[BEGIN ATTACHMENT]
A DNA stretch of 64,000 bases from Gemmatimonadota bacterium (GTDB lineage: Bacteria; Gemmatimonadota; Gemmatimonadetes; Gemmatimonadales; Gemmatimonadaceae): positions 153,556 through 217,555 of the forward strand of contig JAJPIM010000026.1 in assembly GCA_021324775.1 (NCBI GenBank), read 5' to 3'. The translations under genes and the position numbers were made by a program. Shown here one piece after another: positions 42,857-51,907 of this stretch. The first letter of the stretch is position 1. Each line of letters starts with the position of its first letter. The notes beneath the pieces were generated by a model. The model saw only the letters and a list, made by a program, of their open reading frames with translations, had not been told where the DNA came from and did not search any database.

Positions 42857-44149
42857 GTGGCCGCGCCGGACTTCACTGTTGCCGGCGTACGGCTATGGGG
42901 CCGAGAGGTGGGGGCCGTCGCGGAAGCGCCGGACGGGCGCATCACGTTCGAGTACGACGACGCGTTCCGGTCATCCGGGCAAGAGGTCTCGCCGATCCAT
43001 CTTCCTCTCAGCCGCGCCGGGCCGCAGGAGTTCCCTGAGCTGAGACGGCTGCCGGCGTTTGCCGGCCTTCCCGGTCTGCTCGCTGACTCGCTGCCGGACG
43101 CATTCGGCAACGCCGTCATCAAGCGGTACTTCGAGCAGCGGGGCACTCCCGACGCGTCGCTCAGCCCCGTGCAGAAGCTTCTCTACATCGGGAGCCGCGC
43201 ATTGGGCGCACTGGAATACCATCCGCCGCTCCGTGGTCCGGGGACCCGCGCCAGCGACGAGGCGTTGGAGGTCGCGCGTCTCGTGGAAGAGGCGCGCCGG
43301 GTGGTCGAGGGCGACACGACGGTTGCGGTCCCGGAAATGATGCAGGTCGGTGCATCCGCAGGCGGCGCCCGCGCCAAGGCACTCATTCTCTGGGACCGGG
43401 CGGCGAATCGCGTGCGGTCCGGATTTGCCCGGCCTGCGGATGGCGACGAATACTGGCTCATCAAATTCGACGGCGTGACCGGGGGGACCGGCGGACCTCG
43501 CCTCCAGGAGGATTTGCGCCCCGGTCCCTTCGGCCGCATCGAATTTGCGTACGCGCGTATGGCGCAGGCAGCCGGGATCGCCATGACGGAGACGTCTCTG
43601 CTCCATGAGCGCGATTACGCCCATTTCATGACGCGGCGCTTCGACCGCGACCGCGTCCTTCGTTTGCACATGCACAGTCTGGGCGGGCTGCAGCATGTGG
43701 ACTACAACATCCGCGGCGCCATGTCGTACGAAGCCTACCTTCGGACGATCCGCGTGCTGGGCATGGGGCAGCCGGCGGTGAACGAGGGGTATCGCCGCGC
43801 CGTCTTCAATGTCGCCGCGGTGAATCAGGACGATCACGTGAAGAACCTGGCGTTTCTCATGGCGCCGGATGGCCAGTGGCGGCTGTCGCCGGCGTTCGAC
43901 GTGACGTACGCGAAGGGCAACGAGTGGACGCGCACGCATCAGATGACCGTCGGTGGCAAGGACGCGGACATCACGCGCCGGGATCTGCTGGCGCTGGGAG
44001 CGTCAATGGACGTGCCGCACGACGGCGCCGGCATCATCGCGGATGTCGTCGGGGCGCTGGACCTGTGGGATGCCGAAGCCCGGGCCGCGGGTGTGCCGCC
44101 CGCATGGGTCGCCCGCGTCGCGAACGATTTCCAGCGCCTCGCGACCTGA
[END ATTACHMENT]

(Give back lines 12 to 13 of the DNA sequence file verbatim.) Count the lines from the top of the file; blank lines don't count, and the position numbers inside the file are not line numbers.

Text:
43701 ACTACAACATCCGCGGCGCCATGTCGTACGAAGCCTACCTTCGGACGATCCGCGTGCTGGGCATGGGGCAGCCGGCGGTGAACGAGGGGTATCGCCGCGC
43801 CGTCTTCAATGTCGCCGCGGTGAATCAGGACGATCACGTGAAGAACCTGGCGTTTCTCATGGCGCCGGATGGCCAGTGGCGGCTGTCGCCGGCGTTCGAC